This article was originally published on 07/15/2019

There are tons of programming languages out there. But how do you know where to start? Which ones should you learn first and prioritize? The experts at Codenewbies walk the Afrotech audience through how to structure their coding journey. 

If you’ve decided to learn to code, then the next step is figuring out what language to learn. There are hundreds of languages you could learn, and if you end up coding professionally, you’ll most likely learn more than one. But how do you pick the first one to focus on?

There are a few things to keep in mind. The first is how easy the language is to learn. Learning anything for the first time can be challenging, and it helps if we can connect the new thing we’re learning to something already familiar to us. For programming languages, one way to implement that strategy is to find a language that feels like English. If you saw or ran the following code, what do you think it would do?

print “hello”

Without ever seeing a single line of code, you can probably guess that this code prints the word “hello”. Let’s do a more complex example

If x>y

print “X is bigger”


print “Y is bigger”


Again, without knowing any code, you can probably guess what will happen is x = 1 and y = 5. That’s because it reads like English. The closer a programming language is to a language you already speak, the easier it is to learn. You won’t have to fight the syntax and the grammer as much, and can pick it up quicker. A great language for this is ruby.

But more important than the familiarity of the code is the community around it. Even if you plan on learning on your own without a degree or official course, you’re never truly on your own. There are always people online who are learning just like you, with the same questions and pain points. They are active, tweeting, posting, sharing solutions and helping each other learn. The more people there are learning a particular language, the easier it will be for you to find answers to your questions and get unstuck. This also means there are more resources to learn from. The languages with bigger communities also have more content to learn from. The two go hand in hand.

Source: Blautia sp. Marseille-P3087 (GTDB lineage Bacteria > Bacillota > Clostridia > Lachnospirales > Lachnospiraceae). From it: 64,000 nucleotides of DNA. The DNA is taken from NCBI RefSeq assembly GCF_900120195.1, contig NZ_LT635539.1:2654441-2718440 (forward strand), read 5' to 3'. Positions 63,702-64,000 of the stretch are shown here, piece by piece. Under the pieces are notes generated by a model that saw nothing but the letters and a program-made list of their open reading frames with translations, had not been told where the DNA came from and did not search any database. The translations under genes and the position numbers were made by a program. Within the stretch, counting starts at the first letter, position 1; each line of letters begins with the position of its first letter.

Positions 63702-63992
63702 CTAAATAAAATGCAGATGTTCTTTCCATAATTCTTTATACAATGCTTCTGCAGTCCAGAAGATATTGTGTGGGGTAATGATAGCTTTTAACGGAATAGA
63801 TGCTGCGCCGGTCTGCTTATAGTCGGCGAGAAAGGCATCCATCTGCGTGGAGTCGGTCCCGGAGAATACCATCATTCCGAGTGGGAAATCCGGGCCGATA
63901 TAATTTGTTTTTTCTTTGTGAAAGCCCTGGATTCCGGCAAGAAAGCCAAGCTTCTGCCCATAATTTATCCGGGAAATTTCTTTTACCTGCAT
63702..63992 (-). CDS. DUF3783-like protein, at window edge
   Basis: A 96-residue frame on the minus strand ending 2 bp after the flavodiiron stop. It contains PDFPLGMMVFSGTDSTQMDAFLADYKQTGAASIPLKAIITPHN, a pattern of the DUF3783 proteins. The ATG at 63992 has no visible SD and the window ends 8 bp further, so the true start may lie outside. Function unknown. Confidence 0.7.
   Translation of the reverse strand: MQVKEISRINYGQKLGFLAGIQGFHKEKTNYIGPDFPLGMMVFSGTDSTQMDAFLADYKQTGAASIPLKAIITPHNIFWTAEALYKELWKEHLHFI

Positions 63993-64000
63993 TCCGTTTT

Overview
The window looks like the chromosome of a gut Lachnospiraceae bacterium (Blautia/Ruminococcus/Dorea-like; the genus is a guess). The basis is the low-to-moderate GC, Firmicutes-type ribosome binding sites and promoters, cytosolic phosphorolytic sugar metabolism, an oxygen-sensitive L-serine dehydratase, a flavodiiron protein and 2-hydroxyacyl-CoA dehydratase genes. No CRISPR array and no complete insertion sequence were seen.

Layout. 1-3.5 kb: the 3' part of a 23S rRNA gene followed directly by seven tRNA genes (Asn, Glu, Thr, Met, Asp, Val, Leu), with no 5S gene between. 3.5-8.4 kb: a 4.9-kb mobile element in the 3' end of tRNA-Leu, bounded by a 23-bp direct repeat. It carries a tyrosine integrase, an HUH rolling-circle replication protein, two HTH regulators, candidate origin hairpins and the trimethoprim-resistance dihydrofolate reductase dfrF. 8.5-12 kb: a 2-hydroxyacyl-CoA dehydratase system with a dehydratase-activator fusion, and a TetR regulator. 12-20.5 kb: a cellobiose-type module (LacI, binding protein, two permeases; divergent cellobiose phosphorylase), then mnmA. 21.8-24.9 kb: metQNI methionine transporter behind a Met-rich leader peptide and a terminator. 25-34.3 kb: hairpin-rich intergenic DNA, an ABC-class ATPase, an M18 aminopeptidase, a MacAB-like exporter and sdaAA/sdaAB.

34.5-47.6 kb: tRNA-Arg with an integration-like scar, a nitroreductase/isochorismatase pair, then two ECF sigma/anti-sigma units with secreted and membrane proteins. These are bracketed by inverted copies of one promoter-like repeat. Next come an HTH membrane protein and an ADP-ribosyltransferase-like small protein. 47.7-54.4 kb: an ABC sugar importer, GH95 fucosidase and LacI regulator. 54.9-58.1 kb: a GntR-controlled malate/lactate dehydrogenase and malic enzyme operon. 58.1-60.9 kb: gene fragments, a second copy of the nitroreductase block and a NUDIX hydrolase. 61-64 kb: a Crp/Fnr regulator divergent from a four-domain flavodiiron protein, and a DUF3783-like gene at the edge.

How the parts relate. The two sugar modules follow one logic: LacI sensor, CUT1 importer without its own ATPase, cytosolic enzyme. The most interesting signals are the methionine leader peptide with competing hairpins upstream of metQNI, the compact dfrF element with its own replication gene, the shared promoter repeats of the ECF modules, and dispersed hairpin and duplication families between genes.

You can get a feel for the size and support of a community by looking at Stack Overflow to see how popular different languages are, or by going on the language subreddits and seeing how frequently people post (and what they post), as well as looking at industry conferences for the language and seeing what kind of speakers and topics they present. Try and get a sense of the kind of people you might bump into on your coding journey and how much support you think you’ll get.

The last thing you want to consider is what you’re learning to code for. If you’re doing it to get a job and switch careers, it’s important to research the employability of your chosen language. Stack Overflow recently published their annual developer survey, where they list the most popular languages, the most loved languages, the most wanted languages and the top paying technologies. Together, these data points give you a good idea of what skills are most valued and might be worth pursuing.

But the truth is, picking your first language isn’t nearly as important as simply starting. So if you’re really, truly stuck and can’t decide, just start with JavaScript and call it a day. Chances are, you’ll be learning your second language sooner than you think.